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(E) Malatesta and Gabriele D'Annunzio

From: Research on Anarchism List <>

Date: 18 May 1997 08:50:34 UTC (04:50:34 AM in author's locale)
Malatesta's relation with the Italian writer D'Annunzio is
historically unclear. It is quite possible that they never met, and even if
that were the case there would have been no problem, since at the time the
issue of who was and who was not a fascist was far from being clear.
D'Annunzio was a frustrated nationalist, who expressed the Italians'
postwar disappointment by occupying, with his 'legionnaires', the city of
Fiume which Italy had claimed without any success. He was disavowed by the
nationalists and turned to the left. That was only a temporary action,
because nothing came out of it, and after Mussolini's march on Rome he
joined the fascist movement.
Yet the whole story is fascinating because it raises historical
questions, but also important anarchist and ethical issues : - should
anarchists remain between themselves or can they work with other groups,
such as the socialists, and if so on what grounds ? - when a country is in
a state of turmoil, can one resort to illegality (violence here is not at
stake) - can anything be done when the anarchist movement is slandered ?
To continue our discussion, here are some additional comments, for
which I thank Gaetano Manfredonia, a historian already mentioned in a
previous mail. The translation of the texts are by him, the eventual
mistakes are mine.
There are two articles by Malatesta that are related to this issue.
II. 'Se la facessero finita' ['If they could keep their mouths shut'],
Umanita nova No. 42 du 16 avril 1920, repr. in p. 53 of Malatesta's
_Scritti_, Geneva (Switzerland) : Editions du Reveil :
'the gossip and insinuations about my political activity, by some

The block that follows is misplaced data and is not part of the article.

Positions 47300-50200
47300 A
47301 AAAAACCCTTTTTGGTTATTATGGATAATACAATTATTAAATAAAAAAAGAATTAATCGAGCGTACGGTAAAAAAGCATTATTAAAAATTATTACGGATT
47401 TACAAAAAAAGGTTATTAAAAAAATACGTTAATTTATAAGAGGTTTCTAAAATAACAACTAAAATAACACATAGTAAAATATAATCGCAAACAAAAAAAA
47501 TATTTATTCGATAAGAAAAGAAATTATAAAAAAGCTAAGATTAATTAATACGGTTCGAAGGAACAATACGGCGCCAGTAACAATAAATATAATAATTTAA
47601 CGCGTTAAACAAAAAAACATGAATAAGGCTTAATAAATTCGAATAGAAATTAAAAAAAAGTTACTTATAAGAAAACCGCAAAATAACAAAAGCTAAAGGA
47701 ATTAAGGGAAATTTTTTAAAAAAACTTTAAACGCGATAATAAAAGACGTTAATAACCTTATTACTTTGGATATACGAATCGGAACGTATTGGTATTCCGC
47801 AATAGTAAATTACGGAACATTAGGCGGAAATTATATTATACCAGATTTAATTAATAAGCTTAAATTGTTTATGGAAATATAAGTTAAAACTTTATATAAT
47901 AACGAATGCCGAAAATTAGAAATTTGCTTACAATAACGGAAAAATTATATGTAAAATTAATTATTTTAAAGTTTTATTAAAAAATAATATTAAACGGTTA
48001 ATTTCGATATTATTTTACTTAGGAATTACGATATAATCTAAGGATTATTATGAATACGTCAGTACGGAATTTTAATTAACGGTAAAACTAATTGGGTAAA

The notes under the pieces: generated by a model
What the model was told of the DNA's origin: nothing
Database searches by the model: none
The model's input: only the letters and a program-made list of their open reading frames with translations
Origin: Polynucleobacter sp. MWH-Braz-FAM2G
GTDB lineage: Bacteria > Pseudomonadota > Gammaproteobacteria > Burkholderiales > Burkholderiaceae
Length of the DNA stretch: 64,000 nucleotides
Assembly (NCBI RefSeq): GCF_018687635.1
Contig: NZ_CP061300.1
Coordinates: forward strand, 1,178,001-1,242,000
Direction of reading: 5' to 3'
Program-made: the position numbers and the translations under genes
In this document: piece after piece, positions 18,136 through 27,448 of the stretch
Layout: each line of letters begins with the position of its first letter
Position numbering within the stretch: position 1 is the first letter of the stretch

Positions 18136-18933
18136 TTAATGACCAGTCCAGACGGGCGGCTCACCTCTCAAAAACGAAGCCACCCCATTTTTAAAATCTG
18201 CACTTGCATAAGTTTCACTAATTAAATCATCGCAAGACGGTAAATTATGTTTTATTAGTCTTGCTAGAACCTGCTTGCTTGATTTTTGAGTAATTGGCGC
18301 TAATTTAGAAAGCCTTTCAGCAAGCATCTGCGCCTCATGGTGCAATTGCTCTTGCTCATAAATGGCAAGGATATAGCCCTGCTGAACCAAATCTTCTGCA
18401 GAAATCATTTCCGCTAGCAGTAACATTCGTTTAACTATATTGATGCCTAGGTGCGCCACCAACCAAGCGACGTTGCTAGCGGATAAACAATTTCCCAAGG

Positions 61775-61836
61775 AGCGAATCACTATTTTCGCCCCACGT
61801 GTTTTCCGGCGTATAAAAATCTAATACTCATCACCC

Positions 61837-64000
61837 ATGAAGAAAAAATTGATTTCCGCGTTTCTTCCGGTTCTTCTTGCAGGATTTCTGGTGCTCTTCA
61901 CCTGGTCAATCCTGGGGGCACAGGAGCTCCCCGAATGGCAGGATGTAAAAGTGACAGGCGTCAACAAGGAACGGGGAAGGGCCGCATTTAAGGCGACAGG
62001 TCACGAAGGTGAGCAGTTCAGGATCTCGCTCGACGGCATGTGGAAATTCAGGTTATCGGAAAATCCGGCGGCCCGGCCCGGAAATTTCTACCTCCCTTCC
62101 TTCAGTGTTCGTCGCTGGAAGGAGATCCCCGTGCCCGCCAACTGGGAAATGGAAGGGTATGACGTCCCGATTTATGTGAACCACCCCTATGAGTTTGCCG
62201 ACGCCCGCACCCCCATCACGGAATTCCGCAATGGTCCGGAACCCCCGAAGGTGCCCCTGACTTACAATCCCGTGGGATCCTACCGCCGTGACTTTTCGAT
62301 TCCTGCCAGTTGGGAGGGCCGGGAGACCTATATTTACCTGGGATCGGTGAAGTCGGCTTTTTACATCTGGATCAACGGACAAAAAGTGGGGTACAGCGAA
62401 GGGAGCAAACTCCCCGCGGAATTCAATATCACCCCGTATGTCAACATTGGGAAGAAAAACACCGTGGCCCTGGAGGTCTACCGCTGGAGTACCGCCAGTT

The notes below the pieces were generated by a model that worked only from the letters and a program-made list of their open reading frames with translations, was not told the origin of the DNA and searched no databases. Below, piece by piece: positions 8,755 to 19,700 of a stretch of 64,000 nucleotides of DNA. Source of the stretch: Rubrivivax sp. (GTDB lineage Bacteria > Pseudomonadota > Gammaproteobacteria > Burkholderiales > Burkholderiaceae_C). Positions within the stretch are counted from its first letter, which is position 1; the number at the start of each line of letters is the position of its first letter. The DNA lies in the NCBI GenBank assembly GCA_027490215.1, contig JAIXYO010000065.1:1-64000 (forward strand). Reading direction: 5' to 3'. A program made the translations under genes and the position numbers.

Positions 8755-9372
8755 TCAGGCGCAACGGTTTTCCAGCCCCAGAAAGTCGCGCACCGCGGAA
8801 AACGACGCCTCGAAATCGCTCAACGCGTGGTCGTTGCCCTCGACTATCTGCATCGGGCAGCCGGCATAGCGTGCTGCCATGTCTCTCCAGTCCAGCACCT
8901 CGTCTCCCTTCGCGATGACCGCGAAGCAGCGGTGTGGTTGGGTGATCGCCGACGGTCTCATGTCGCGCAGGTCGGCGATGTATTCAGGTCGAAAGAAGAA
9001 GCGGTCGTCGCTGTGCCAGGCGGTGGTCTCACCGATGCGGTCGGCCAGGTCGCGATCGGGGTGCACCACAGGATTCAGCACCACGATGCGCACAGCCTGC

Socialists, are going on and increasing. I don't understand why, or rather
I understand it only too well. Some comrades, that are irritated by this
jesuitical behavior, have asked me to react. I consider this as a laughing
matter, or rather I would like to have a good laugh at it, if I were not
left speechless with disgust.
My behavior is obvious and without any shadiness. I labor uniquely
and exclusively for the triumph of anarchist ideas and whatever might be
useful for the progress of those ideas is discussed with my comrades and
not with the others.
Without having any preconceived ideas against plotting or lending a
hand to someone, I think that in the present situation things are working
out by themselves and that, in the present times, the anarchists' mission
is to try to steer the course in our direction. That's why I don't only
This having been said, if the situation were to change, and if with
my comrades I would judge that the time has come when it would be useful to
conspire, then I would pray our good cousins [the socialists] not to fink
on us and I hope that they would do their best to avoid what might be or
what might look like a denunciation to the government of any subversive
activity whatever".
>From this first article, it appears that Malatesta
a) accuses the socialists of jesuitism, that is to say of acting
hypocritically. This indicates that their indignation is in bad faith. What
may be such a bad faith we'll see in a moment.
b) that he is absolutely not hostile to the idea of a conspiration if "the
moment has come".
II. And here is the second article, even more explicit :